My trips to Russian Hill are few and far between because I do my best to avoid the hills, as I mainly bike around the city. Even though Stones Throw is more than just a stones throw away from my house, it is well worth peddling through the rolling hills of San Francisco to get there. This Californian/American inspired eatery hosts hungry patrons in a comfortable and jovial space and serves a smorgasbord of tasty dishes that are easy to share. Warm lighting, ample spacing between tables, and moderate noise levels make this is the perfect spot for a noteworthy night out in the city.
The dishes are not rustic in style, as they are unique to anything else you will eat when dining out in SF. The food is whimsical and unique in character, but the underlying goal of the chef is simply to make tasty food. We shared a variety of items from the selective seasonal menu over a bottle of fruity and acidic Riesling. Playing with shapes, flavors, and tones, every dish had a lot of personality.
We started with the puffed potato and eggs with cauliflower mousse, chives, and crispy chicken skin. The puffed, luscious potato balls where filled with a creamy egg center and meticulously laid on a bed of slaw confetti. Easy to admire and fun to eat, there is no wonder why this is a crowd pleaser and something nearly everyone orders off of the menu.
Next we tried the grilled octopus & okonomyaki with bacon dashi. This cabbage-based pancake dish tasted different from any okonomyaki I had in Japan, however like the food in Japan, the chef executed the gorgeous presentation. The texture and thickness of the okonomyaki was alikened to a crab cake, yet surprisingly the pancake contained no meat. The dish was paired with some pickled condiments, which added a touch of bright acidity.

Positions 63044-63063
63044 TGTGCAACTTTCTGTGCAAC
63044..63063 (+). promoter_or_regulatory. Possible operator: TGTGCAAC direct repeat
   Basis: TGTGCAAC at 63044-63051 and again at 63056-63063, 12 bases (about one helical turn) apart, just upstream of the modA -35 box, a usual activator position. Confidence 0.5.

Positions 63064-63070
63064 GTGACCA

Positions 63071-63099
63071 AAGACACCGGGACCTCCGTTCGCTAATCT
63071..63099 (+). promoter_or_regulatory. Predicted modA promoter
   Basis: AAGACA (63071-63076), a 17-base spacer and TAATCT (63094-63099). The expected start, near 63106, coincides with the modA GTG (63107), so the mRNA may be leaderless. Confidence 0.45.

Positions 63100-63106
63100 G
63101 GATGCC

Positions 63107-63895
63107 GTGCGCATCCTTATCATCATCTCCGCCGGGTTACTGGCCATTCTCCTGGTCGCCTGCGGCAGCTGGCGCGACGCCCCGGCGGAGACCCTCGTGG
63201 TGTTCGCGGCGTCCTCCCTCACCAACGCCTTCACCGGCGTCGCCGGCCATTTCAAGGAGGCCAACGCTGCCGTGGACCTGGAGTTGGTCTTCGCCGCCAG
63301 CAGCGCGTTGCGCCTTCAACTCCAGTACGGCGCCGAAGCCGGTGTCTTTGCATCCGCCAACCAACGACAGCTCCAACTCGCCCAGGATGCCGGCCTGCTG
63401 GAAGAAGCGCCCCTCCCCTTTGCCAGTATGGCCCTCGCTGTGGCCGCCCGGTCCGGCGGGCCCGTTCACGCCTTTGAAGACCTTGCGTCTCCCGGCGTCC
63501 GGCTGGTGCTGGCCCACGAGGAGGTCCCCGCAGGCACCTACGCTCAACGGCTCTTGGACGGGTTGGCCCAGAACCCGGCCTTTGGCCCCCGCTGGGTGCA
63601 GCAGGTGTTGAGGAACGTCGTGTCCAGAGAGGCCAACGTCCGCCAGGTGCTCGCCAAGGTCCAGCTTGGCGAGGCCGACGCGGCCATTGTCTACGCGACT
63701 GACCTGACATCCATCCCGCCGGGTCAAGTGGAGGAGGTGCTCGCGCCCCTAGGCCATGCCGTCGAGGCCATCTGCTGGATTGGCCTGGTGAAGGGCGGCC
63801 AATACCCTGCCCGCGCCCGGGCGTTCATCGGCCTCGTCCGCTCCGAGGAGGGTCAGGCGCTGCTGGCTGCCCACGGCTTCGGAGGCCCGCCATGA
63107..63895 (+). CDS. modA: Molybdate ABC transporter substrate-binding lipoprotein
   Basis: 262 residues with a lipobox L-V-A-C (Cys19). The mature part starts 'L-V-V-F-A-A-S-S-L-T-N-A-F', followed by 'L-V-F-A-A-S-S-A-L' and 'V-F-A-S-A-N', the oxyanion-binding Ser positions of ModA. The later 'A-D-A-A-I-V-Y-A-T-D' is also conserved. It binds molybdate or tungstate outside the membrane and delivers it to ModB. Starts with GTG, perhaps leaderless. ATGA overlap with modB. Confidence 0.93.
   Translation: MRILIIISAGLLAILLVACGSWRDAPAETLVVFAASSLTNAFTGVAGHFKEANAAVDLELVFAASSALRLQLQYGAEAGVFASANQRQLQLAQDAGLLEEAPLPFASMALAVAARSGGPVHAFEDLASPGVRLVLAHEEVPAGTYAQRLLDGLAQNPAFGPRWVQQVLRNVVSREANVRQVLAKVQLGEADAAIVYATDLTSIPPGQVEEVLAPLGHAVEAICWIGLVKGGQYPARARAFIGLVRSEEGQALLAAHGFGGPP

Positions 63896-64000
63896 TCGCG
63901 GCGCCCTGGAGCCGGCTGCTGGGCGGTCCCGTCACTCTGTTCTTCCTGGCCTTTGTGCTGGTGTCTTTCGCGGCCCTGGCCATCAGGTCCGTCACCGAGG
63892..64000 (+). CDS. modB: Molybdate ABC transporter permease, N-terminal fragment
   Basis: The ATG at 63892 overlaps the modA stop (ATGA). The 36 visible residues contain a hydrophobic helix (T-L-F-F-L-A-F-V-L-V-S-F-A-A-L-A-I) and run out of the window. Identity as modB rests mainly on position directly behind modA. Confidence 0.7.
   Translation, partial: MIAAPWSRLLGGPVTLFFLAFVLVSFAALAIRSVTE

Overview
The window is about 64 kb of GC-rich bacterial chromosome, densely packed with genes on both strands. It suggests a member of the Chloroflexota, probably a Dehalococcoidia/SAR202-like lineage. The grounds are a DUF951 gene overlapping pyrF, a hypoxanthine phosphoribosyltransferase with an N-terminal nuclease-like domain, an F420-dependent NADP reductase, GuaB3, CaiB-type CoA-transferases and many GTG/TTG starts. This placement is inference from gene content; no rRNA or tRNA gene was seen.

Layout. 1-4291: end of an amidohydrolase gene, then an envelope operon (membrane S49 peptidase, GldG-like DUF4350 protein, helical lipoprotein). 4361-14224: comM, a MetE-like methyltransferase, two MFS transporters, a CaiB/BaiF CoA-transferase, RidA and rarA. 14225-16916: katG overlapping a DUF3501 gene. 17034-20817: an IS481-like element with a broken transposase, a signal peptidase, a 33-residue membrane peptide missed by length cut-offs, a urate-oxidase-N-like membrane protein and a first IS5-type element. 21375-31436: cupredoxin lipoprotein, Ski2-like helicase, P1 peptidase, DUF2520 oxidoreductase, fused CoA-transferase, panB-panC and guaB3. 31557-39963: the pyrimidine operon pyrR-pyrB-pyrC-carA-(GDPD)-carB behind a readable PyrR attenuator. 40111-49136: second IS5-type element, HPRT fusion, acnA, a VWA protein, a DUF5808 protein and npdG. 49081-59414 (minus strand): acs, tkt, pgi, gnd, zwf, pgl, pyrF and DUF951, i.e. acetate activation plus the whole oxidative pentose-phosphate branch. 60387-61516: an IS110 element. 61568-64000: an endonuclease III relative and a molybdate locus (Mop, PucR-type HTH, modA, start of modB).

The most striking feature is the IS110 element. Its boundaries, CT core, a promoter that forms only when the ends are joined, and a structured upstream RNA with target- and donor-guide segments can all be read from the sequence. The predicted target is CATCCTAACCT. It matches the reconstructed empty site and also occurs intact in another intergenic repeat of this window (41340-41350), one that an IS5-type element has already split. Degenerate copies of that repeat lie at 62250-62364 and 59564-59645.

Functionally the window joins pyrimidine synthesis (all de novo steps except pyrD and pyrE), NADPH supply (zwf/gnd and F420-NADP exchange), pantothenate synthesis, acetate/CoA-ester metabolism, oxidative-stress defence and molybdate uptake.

We then had a house special, the squid ink conchiglie pasta. This is the one dish that will never come off of the menu because it has always been their best seller. The ebony colored pasta shells had calimari-esque rings around it. The chef mixed in the conchiglie with shrimp, clams, calamari, spicy capers, and tender greens, giving it a remarkable mouthfeel.
For a main course, we shared the crispy-skinned wild virginia striped bass with Shrimp-Daikon Cake, Farro, and Kohlrabi. The attentive staff poured the ramen-style miso broth over the bass, just after they set it down on the table. This finishing touch preserved the integrity of the crispy fish skin, and added a bit of heat to resurge the greens nestled beneath the bass.
I especially enjoyed the Musquee de Provence Agnolotti with brussels sprouts, delicata squash, and thyme-parmesan broth. Squash too easily wins my heart, especially delicata squash which has a tender skin that can be eaten as well. Trying the delicata squash in this new way completely won me over. The fragrance of the broth and the creaminess of the squash stuffed inside the delicate noodles are just a few of the things that I loved about this dish.
An indulgent finish to our spectacular meal was the fig clafoutis. Not overly sweet, this custard-like fig dish with fresh cream put us over the edge into a heavily food abyss.